Special attention was paid to the New Year’s table, which is a tradition that has remained to this day. The New Year’s table was a reflection of fertility and well-being. In some parts of Croatia, it was believed that chicken or chicken should not be prepared for lunch because the poultry disperse the soil in the garden around them backwards, away from them. Neither a rabbit nor a fish was prepared so that happiness would not escape like a frightened rabbit, or swim away like a fish.

It was desirable to save the pork because the pig digs forward with its snout, so the family will progress throughout the year and gain prosperity. Lentils that symbolised money was also desirable: as many lentils as there were coins; while avoiding anything sour so that the new year would not taste the same – sour. a cake was made for dessert, so that the New Year would grow like raised dough.

One custom, which is popular even today, both in Croatia and in some other European countries (e.g., Italy), is to wear red underwear at the transition from the old to the new year, because it brings good luck.

On that day, even the hair was to be washed so that one would not have headaches throughout the year, and if one’s laundry was hanging out to dry on that day people made sure they took it down by the evening of New Year’s Eve so that the cattle would not die and one would have a fertile year.

Wishing you all a Happy and Healthy New Year 2021 with a Croatian traditional gingerbread Licitar heart, which is always given with love!

I have been blessed with your support and care all year round and for that I am grateful beyond words. God bless and thank you for visiting me here on this blogsite! Ina Vukic


  1. The tradition is lovely and the singing was wonderful. Thank you.
    I wish you a wonderful, Very Happy New Year Ina, filled with wishes come true..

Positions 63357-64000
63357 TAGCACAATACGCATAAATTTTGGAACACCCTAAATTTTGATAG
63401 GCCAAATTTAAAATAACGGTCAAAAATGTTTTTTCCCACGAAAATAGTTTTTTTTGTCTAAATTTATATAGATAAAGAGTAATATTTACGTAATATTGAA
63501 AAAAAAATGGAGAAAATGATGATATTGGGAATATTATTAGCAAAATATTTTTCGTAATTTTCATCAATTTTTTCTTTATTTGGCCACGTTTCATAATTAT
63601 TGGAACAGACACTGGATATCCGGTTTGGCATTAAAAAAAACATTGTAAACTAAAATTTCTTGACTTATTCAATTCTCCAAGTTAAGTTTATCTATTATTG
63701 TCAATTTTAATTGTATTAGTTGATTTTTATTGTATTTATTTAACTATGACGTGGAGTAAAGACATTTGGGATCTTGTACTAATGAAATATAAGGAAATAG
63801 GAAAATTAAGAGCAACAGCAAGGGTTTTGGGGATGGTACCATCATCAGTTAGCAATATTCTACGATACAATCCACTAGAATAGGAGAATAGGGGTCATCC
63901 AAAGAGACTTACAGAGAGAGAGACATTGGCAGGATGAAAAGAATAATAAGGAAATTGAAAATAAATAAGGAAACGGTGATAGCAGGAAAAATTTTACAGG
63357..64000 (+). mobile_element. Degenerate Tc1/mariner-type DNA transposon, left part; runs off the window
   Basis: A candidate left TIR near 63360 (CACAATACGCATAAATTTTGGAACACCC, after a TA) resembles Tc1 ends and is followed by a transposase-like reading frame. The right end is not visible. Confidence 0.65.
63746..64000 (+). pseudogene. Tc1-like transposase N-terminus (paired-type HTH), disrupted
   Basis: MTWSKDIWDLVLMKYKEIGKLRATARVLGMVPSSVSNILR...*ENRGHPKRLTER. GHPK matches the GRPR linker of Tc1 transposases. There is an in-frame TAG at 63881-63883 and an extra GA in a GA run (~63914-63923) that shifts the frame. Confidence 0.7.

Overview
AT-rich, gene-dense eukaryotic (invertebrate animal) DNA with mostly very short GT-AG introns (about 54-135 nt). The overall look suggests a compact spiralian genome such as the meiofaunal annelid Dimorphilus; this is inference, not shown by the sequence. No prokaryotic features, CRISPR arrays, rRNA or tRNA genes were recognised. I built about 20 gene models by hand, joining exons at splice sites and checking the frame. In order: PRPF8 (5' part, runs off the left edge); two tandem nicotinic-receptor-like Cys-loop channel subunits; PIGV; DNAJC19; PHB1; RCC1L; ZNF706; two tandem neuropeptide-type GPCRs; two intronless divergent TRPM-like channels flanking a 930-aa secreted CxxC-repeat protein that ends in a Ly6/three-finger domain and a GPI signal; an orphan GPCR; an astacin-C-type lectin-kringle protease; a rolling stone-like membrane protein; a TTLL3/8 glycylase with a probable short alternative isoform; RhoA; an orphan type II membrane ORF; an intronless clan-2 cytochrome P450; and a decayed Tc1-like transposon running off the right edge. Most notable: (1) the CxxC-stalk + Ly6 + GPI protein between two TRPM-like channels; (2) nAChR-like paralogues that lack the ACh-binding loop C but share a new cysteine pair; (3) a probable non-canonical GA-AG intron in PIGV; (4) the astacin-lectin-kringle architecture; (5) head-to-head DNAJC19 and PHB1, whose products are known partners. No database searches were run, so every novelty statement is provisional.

Huge Hugs

    • Aww thank you David! I am particularly partial to the traditional music from my birth island – it’s filled with human goodness. Wishing you a very healthy and wonderful New Year in which I will look forward to your writings, which always inspire me. Hugs to you too!


  3. What beautiful traditions…my favourite being the coin in the apple….Thank you so much for sharing this…Croatia is a place I want to visit soon. janet 🙂

  4. What a lovely post
    Hi dear
    Would be glad if you follow my blog
    Will follow your page too

  5. I hope you enjoy all your traditions despite the circumstances. I hope you are well. I read about a strong earthquake in your country.
    Have a better year. A hug
    Manuel Angel

  6. Ina, hope you had a wonderful Christmas. Happy New Year to you!

  7. All the best to you and yours, dear Ina, for the coming year. May it usher in new beginnings and opportunities and bring you much peace, love and joy.


  8. Such a nice, uplifting post!

  9. Wow so many old ideas passed from generation to generation. Thank you.

  10. Hoping 2021 is good for you and Croatia, Ina.

  11. Wishing you a Happy New Year! Not to mention it’s still the Christmas season.
    I still want to revisit Croatia! (It will be my 3rd time but who’s counting?) Until we can all travel again without restrictions, I’ll have to stay here in the US.
    In the meantime, here’s a virtual glass of Dalmatian grown wine to celebrate!

    • Yes the fate of inability to travel due to Covid is repeated manyfold these days, Elisa, but as long as Croatia is in our hearts we shall get there again and again. Happy New Year and I do like the virtual wine 🙂

  12. Wishing You good health and a Happy New Year 🎉🥂🎊

  13. Happy New Year